Today Kazakhstan continues to help Kyrgyzstan and plans to lend broader help in restoring the country’s business and economy. In April 2010, Kazakhstan delivered 3,700 tons of diesel oil to support Kyrgyzstan’s agriculture. On 30th June 2010, Korday administration of Zhambyl oblast (region) provided humanitarian aid in the form of 30 tons of flour sent directly to southern regions of the country for victims in Osh. The overall value of the humanitarian aid to Kyrgyzstan committed to date by Kazakhstan amounts to about US$6 million.

At an early July meeting in Astana with the Interim President of Kyrgyzstan, Roza Otunbayeva, the President of Kazakhstan, Nursultan Nazarbayev, initiated the commissioning of a multi-million dollar programme for the Economic Restoration and Rehabilitation of Kyrgyzstan.

Kazakhstan welcomed the success of the Kyrgyz referendum, held on 27th June 2010, as an important step towards returning to a legal framework and the peaceful development of the country. We have urged all political forces in the country to unite their efforts in reviving the economy and solving the most urgent social needs.

Kazakhstan has been promoting the contribution to the peaceful resolution of the situation in Afghanistan by OSCE member states as one of its major goals during the Chairmanship. How does Kazakhstan envisage this contribution?

One of Kazakhstan’s main priorities during its Chairmanship is to enhance the Organization’s role in the international efforts to rehabilitate Afghanistan. We have begun implementing President Nursultan Nazarbayev’s initiative for an educational programme to train young Afghan people at higher and vocational educational institutions in Kazakhstan. The first 200 students will take up their studies this year. Kazakhstan has allocated US$50 million for these purposes. Kazakhstan has demonstrated its commitment to developing trade and economic cooperation with Afghanistan by opening an office of its Chamber of Commerce in Kabul.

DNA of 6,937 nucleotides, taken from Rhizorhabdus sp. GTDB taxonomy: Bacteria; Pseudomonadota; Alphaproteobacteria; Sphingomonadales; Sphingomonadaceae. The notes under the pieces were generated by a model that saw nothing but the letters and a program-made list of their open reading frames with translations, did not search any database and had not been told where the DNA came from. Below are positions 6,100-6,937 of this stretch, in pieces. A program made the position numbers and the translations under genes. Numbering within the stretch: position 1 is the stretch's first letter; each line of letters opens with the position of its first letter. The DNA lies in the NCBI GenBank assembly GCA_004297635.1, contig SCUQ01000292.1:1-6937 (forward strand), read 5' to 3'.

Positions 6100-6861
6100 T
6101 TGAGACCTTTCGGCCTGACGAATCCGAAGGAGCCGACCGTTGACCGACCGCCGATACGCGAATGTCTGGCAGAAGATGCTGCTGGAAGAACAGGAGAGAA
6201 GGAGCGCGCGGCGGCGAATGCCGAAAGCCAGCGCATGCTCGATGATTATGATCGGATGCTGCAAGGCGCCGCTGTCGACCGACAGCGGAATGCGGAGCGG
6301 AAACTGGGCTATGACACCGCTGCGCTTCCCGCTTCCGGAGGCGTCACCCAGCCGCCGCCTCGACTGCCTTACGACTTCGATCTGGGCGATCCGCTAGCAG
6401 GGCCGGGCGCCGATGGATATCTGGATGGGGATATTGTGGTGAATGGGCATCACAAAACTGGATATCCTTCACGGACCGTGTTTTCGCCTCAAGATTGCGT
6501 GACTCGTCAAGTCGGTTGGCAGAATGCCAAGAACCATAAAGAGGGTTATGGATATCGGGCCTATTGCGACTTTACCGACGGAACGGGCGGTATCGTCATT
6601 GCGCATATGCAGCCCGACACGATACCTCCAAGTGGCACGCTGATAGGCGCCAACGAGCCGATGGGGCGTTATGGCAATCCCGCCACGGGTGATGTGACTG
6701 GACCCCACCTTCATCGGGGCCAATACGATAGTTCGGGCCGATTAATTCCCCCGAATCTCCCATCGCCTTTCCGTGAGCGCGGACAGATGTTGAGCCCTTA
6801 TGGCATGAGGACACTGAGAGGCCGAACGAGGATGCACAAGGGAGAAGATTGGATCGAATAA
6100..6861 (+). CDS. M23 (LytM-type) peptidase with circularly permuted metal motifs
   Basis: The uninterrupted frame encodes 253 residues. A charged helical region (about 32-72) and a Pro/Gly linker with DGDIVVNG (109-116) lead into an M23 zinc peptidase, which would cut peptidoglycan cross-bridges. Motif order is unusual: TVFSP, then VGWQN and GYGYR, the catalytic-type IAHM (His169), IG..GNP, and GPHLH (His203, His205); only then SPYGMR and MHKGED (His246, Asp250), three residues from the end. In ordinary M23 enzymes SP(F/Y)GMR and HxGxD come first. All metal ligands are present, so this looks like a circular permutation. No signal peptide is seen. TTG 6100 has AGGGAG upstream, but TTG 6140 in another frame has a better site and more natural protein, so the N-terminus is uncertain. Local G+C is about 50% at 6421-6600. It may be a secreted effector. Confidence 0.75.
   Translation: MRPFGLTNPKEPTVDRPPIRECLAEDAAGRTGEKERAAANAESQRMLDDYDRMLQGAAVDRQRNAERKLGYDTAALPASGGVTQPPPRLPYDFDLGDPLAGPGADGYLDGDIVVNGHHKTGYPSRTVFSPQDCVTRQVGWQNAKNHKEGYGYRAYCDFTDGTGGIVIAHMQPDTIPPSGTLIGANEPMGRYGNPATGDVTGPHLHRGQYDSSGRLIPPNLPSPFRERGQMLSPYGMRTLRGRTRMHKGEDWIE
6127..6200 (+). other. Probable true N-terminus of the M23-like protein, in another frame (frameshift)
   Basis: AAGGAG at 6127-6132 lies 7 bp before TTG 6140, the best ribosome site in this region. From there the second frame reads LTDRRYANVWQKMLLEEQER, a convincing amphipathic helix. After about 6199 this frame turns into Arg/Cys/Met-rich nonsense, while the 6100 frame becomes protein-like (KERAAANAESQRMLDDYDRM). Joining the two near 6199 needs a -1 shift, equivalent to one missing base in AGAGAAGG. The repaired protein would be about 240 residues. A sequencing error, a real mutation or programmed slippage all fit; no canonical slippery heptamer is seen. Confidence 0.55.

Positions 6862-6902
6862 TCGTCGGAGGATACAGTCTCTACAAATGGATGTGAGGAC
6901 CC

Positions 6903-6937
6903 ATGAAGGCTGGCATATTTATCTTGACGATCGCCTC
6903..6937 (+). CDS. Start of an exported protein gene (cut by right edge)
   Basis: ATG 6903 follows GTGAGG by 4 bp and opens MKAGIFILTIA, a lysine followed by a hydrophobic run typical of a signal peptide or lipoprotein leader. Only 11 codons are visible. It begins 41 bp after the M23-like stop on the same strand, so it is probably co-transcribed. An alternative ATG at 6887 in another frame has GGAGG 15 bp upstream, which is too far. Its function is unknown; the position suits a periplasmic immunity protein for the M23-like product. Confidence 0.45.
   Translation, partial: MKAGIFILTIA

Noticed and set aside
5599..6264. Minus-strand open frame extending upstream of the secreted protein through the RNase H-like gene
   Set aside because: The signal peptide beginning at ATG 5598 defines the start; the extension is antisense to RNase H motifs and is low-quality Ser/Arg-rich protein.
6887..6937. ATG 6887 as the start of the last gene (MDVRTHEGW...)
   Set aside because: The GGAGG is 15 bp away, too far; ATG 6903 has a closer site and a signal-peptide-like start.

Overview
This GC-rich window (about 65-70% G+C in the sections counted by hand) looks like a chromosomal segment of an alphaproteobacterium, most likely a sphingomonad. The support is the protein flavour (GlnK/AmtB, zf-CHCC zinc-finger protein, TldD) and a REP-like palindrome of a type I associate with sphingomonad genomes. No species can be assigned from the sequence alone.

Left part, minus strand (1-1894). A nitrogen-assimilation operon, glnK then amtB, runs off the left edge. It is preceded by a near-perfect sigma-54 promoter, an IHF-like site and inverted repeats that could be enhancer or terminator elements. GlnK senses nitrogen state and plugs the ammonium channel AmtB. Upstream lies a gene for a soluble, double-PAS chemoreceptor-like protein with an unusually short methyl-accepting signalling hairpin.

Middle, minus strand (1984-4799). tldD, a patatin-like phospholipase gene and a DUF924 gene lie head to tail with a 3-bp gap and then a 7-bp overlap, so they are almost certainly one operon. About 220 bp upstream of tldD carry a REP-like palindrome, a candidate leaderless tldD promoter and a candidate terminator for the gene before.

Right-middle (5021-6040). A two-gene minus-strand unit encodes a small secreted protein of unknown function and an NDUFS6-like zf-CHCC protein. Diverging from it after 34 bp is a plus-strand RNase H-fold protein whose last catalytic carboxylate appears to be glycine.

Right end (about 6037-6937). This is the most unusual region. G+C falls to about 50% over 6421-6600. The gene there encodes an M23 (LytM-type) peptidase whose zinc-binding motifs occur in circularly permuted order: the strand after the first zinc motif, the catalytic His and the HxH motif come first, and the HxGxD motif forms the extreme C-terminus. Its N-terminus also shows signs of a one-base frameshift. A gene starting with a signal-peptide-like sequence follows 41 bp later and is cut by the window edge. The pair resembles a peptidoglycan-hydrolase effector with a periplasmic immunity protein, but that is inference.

OSCE Chairman-in-office, Kanat Saudabayev, called upon the OSCE countries to get actively involved in resolving the Afghan issue. He emphasized the importance of changing the method of combating the challenges emanating from Afghanistan from military means to the eradication of the sources of these challenges. Kazakhstan actively promotes the Afghan agenda during the ongoing events under the auspices of Kazakhstan’s Chairmanship in the OSCE.

Helping the Afghans move from military conflict to a constructive track is a major objective of both the OSCE and the international coalition. Over recent years, Kazakhstan has allocated some US$4 million to rebuilding schools, hospitals and roads in Afghanistan. Astana has also delivered to Afghanistan about three thousand tons of wheat, transferred US$1 million to the Special Fund for Islamic solidarity of the Organization of Islamic Conference (OIC), part of which will be directed to Afghanistan’s reconstruction efforts.